words and photos by Rom Marcucci
300 days of sunshine and 450 inches of snow pour down upon Squaw Valley California during an average year. At no time did this diverse weather statistic show clearer than the past month. During January, over 200 inches of snow fell. The skies cleared only two days before the 48 Straight weekend, leaving event organizers minimal time to build the skiercross course and halfpipe.
Sunday dawned bright and warm by February standards, approaching 50 degrees. The park crew spent the day prior fine tuning the pipe during practice and the competitors were ready.
The ladies started off the afternoon. The competition format was qualifiers, followed by finals, followed by superfinals. The ladies' field was stacked with some of the world's best women pipe skiers. Qualifying for the one run superfinal were Grete Eliassen, Jen Hudak, Roz Groenewoud and Sarah Burke.
Grete ran first, with large straight airs, both alley oops, an alley-oop 5 and a 7. Jen dropped next, with a run filled with big 5's, alley-oops, and a 7 to close it out, temporarlily landing in first place. Roz Groenewoud followed, with the only 9 so far from the ladies. Though her spins were big, her amplitude and style couldn't match Jen's, and Roz sat in second place. The ever dominant Sarah Burke ran last; the other ladies simply could not match her. Sarah landed a huge, clean 9, an alley-oop 7, and a host of smaller tricks en route to climbing to the top of the podium. Though still the top women pipe skier, Sarah commented she is seeing more competeition than she used to. The final results: Sarah 1st, Jen 2nd, Roz 3rd.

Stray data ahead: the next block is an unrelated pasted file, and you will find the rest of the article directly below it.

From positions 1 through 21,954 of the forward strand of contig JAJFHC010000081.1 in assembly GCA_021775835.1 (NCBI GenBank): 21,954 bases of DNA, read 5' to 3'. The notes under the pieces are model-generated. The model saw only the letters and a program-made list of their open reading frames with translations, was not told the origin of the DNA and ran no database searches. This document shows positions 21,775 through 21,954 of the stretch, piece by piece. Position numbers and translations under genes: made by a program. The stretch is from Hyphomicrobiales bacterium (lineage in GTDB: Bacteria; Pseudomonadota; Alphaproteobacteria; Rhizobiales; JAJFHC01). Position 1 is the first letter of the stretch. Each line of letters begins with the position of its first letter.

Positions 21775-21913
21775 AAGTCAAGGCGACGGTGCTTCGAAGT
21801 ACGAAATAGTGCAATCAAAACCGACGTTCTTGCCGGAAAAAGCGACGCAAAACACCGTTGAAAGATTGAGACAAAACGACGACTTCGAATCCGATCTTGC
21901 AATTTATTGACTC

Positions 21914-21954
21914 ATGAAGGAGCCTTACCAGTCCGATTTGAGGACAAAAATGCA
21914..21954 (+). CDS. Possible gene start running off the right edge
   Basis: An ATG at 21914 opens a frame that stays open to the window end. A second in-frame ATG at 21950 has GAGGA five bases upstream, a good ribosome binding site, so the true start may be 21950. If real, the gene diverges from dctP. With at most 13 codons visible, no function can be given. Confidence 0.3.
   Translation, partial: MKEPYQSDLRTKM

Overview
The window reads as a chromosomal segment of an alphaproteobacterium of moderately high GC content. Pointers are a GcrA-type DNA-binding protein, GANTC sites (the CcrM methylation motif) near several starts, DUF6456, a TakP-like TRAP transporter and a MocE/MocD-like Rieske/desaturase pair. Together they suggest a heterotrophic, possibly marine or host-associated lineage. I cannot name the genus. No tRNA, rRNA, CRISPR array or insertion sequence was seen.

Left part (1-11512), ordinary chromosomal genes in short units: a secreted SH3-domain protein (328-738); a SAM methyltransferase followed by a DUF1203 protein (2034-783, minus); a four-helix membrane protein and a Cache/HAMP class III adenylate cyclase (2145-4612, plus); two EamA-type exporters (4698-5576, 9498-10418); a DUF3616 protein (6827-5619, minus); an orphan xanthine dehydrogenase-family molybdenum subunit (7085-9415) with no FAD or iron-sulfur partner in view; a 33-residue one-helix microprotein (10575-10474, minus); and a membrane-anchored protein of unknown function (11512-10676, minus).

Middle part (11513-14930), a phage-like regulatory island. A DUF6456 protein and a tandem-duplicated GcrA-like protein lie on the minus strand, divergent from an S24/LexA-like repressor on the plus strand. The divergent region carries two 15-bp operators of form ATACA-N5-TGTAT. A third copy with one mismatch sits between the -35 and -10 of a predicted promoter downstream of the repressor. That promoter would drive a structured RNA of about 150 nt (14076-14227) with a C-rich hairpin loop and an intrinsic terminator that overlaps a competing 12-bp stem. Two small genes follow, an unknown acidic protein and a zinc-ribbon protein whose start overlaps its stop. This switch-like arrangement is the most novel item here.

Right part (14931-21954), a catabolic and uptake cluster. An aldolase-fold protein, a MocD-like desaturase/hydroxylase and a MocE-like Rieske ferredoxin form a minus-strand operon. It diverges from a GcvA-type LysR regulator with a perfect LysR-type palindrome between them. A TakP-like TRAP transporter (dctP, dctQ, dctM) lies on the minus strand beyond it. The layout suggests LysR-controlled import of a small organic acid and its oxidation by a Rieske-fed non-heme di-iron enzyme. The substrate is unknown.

Perhaps the biggest surprise of the day in the men's competition was Simon Dumont. Though he started the day in his typical form, Dumont bobbled on his second two runs, citing his recent shoulder injury, and did not make the super finals. With Dumont hurt, and Tanner somewhere deep in the mountains, the competition was left wide open.
Justin Dorey started off the superfinal. He'd been throwing an insanely stylish and huge 360 to switch 7 combo all day, but fell during his final run. Colby West dropped second, with huge amplitude, a 9 to 5 to 7 to switch alley oop 7 to 10 to switch 3 combo, one of the most technical of the day. Xavier Bertoni from La Clusaz, France was up next. He dropped in switch, with a monstrous and corked-out switch 7. The rest of his run was filled with every spin imaginable. Though his amplitude did not match Colby's, the technical difficulty was enough to unseat him. Jossi Wells dropped last, with a monstrous Dumontesque 5 to start things out, both 9's, a 7, and a switch 9. His combination of huge airs, technical diverse tricks, and the smoothest style of the top three landed him atop the podium.
There were a few stylish standouts for the day, but for the most part, I can't wait until these skiers style catches up with their skills. Regardless of style, for a field filled with relative unknowns and newcomers, the skill in men's pipe skiing was insane. The level of technical difficulty, switch skiing, trick combinations, and amplitude from these young athletes literally shocked me.